Both sides of the ongoing war in Ukraine are preparing for spring offensives. After a hard winter sending troops into the meatgrinder that is the city of Bakhmut, a city of dubious strategic importance that is nonetheless becoming the Stalingrad of the current conflict – a city of political and propaganda importance that neither side can yield. This is causing great concern with Ukraine’s western allies who are desperately trying to get the Ukrainian military ready for their own spring offensive.
As spring approaches, U.S. officials are increasingly concerned about Ukraine’s dwindling supply of ammunition, air defenses and experienced soldiers. Moscow and Kyiv are continuing to throw bodies into the fight for a southeastern city the U.S. does not consider strategically important. But the Pentagon says that regardless of Kyiv’s battlefield strategy, the U.S. wants Ukraine’s soldiers to have the weapons they need to keep fighting.
Once again, the question no one seems to be asking the Biden Administration remains the same- What is the war termination strategy of NATO and its de facto protégé? What is the Ukrainian spring offensive supposed to do besides the nebulous ‘regain lost territory?’ The Politico article continues:
Instead, U.S. officials are more focused on getting Ukraine ready for a major spring offensive to retake territory, which they expect to begin by May. Hundreds of Western tanks and armored vehicles, including for the first time eight armored vehicles that can launch bridges and allow troops to cross rivers, are en route to Ukraine for the offensive. The U.S. and European partners are also flowing massive amounts of ammunition and 155mm shells, which Ukraine has identified as its most urgent need.
Giving the Ukrainians modern armored vehicles, training, and ammunition is all well and good, after all the Russians will be launching their own spring offensive no doubt. But the fact remains that the Biden Administration, supposedly the driving force and leadership of NATO, still has not developed, as least as far as anyone can tell, a coherent plan for what the latest billions in American and European aid are supposed to accomplish.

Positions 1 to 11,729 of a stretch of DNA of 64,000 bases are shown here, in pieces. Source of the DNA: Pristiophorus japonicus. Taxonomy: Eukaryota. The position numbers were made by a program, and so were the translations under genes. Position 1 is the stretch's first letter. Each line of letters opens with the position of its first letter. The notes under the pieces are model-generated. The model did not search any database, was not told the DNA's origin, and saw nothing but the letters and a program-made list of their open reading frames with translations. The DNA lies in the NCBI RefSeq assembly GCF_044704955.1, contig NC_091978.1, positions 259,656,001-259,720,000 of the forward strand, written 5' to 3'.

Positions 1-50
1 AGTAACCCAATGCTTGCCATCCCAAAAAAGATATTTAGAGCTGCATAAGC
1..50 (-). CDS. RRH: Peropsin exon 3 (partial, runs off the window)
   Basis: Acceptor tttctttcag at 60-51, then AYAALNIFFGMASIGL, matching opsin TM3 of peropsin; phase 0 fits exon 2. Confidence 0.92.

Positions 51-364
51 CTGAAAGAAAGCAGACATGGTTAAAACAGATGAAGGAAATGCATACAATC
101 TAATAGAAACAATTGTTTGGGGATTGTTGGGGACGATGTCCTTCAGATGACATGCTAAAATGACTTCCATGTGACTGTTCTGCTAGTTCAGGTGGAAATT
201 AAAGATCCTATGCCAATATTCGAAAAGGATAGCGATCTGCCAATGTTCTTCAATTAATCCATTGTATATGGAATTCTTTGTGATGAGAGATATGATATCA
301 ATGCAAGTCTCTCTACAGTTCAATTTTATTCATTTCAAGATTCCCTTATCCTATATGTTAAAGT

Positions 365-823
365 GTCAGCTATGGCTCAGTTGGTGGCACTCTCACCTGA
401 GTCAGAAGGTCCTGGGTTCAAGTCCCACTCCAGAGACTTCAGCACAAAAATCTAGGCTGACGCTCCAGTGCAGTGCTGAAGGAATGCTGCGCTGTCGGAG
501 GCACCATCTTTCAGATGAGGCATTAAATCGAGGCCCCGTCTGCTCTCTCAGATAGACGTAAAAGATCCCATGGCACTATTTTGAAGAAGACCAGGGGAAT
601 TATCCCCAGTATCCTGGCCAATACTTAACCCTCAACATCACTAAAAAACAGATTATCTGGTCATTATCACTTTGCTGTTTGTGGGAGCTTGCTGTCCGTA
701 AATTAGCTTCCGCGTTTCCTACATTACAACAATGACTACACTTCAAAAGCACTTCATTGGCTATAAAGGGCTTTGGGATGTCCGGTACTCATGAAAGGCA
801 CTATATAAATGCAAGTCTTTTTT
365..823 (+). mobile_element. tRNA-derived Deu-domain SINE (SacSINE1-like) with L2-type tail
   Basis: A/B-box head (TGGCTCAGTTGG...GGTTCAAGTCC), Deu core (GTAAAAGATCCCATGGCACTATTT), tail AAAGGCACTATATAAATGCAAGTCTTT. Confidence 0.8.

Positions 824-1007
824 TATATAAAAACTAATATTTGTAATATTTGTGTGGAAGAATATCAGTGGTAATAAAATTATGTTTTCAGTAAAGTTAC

This is not an idle question. Historically speaking, any offensive will at some point come to a halt. Clausewitz wrote about this two centuries ago:
Indeed, it may even happen that, in spite of the exhaustion of force, the assailant, supported by the moral forces which specially lie in the offensive, like a horse drawing a load uphill, finds it less difficult to advance than to stop. By this, we believe, we have now shown, without contradiction in itself, how the assailant may pass that point, where, if he had stopped at the right moment, he might still, through the defensive, have had a result, that is equilibrium. Rightly to determine this point is, therefore, important in framing a plan of a campaign, as well for the offensive, that he may not undertake what is beyond his powers (to a certain extent contract debts), as for the defensive, that he may perceive and profit by this error if committed by the assailant.
While the Ukrainians may retake some territory, it is highly unlikely they will score a decisive victory that will cause the collapse of the Russian Army. While President Zelenskyy likes to bluster about driving the Russians completely out of Ukraine and retaking the Crimean Peninsula it is more likely that Ukraine will make modest gains and the stalemate will continue through 2024.
But, a decisive Ukrainian victory could set the stage for some negotiations, combined with new sanctions to continue the freefall of the Russian economy. The role of China will be critical, but there seems to be no coherent approach by anyone to plan for battlefield success.
While NATO and the U.S. allow their own munitions stockpiles to fall to dangerous levels, the question will likely remain this fall—what happens next? And the Biden Administration seems to have no answer to that question.